2/Lt. David G. Elliott


(55th FGA)

2/Lt. David G. Elliott

38th FS - 17 May 1944 - 10 August 1944 (Evader)

Assigned Aircraft

P-51D CG-K 44-13623 "Skipper" (F. Birtciel)

Mission History

Not Known

Mission List

Not Known

Air Scores
Destroyed  
Probable  
Damaged  
Ground Scores
Destroyed  
Damaged  
Notes Born in San Francisco, California, 11th January 1922
ASN - O-758017
17 May 1944 - Joined the 38th Fighter Squadron
10 August 1944 - Missing in Action
MACR No. 17768

Major Albert E. Parsons reported: "At approximately 1815 hours on 10 August 1944, while on a fighter bomber mission, and while making strafing runs at a locomotive and several freight cars in the vicinity of Sommesous, France, Lt. David G. Elliott, being slightly ahead and inside of me on a turn, swung in towards the train from approximately 5 o'clock to the train.  I pulled over to about 4 o'clock and followed him.  Just as he passed over the tail end of the train, the last car exploded throwing fire and debris up to above 50 feet.  Lt. Elliott's airplane passed directly through the top part of the blast and pulled up rather steeply in a climbing turn to the right. 

I cut across immediately to join him and see if his airplane was damaged, and observed that the underside of his airplane was damaged and crushed from just aft of the wing all the way back to the tail assembly and that the elevator was broken partially off and hanging on at an angle.  What appeared to be coolant was streaming out of the crumbed coolant shutter and a small fire was noticeable around the tail wheel door.  I called Lt. Elliot and told him that he might have to leave the airplane.  I was close enough to see him in the cockpit, and observed that he was sitting straight in the seat, apparently in a dazed condition.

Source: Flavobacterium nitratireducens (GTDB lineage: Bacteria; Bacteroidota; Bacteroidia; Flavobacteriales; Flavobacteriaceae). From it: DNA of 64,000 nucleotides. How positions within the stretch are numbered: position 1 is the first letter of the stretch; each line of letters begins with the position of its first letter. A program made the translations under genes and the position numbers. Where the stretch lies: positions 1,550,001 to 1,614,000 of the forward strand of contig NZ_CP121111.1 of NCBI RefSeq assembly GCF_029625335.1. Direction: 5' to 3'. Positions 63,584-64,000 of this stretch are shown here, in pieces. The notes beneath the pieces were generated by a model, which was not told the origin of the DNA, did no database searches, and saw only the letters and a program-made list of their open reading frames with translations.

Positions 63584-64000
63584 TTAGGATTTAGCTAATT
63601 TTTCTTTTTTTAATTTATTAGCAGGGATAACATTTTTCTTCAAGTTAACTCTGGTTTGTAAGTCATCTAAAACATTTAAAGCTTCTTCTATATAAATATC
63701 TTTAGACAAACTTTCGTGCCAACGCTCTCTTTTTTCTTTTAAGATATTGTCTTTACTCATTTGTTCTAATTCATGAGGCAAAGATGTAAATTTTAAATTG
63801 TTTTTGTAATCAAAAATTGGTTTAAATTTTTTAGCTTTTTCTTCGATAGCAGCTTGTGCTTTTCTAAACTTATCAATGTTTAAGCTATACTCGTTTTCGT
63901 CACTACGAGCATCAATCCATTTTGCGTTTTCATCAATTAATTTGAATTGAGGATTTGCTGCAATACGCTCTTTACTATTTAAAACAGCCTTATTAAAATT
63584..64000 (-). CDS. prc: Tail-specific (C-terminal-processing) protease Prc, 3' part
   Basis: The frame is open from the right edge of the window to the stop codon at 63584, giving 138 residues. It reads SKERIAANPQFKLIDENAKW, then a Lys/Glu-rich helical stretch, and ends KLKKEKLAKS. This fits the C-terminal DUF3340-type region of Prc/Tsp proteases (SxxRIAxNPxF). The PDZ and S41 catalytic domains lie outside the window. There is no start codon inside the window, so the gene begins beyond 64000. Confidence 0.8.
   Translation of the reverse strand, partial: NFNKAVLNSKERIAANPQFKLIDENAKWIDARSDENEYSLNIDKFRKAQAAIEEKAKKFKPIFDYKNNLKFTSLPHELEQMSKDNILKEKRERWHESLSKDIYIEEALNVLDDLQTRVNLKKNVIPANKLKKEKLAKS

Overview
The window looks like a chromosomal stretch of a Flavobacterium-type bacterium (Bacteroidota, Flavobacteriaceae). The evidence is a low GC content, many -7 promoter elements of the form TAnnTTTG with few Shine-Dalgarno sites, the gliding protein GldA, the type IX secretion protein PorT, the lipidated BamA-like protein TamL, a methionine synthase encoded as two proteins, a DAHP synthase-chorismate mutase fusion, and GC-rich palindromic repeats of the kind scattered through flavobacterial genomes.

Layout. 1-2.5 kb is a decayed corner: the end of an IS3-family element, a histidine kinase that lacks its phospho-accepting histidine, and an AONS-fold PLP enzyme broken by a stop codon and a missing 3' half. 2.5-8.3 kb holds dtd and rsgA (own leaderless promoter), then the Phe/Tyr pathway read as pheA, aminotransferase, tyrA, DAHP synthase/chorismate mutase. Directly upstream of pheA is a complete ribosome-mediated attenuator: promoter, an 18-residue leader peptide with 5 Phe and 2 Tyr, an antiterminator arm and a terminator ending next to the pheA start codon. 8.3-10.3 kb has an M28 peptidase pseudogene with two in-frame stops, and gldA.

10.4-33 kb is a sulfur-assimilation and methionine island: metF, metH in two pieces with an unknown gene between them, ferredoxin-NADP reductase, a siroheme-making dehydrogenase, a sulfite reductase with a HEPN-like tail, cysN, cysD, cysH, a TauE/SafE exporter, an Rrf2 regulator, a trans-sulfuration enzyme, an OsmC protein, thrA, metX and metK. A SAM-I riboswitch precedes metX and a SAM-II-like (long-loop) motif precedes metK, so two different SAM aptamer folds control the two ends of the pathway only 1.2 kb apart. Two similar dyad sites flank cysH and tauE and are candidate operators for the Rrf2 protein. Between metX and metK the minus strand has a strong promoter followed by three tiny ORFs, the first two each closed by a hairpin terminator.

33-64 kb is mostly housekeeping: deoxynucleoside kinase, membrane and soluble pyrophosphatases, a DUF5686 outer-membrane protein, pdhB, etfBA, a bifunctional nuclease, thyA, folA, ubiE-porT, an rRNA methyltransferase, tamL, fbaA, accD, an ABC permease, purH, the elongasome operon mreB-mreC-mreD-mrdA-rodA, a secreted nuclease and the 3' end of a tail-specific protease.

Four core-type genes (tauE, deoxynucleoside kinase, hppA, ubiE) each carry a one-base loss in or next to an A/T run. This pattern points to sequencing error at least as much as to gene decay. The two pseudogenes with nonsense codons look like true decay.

Less than a minute later the engine began to smoke badly and Lt. Elliott jettisoned the canopy.  Fire was coming out of both the tail assembly and the engine.  The airplane was in a normal attitude as Lt. Elliott left it.  The plane then went into a dive and exploded on contact with the ground.  Lt. Elliott opened his chute about 800 to 1,000 feet above the ground, landing in a thickly wooded area.  The canopy spread over the tops of several trees.  I was unable to observe if Lt. Elliott was OK after landing due to the woods and canopy of the parachute."

Lt. Elliott walked out of enemy territory and was flown from Bayeaux Airstrip in France back to England, 31 August.  He said that he had skip bombed the train.  Actually what happened was that his bomb had an instant fuse which resulted in him blowing himself up!

Reproduced with kind permission of Mr. Robert M. Littlefield from the author's book Double Nickel - Double Trouble

02 September 1944 - Reassigned to the 38th Fighter Squadron

Awards
Memories David Elliott wrote the following interrogation report in London.  Reproduced with kind permission of Mr. Robert M. Littlefield from the author's book Double Nickel - Double Trouble
   

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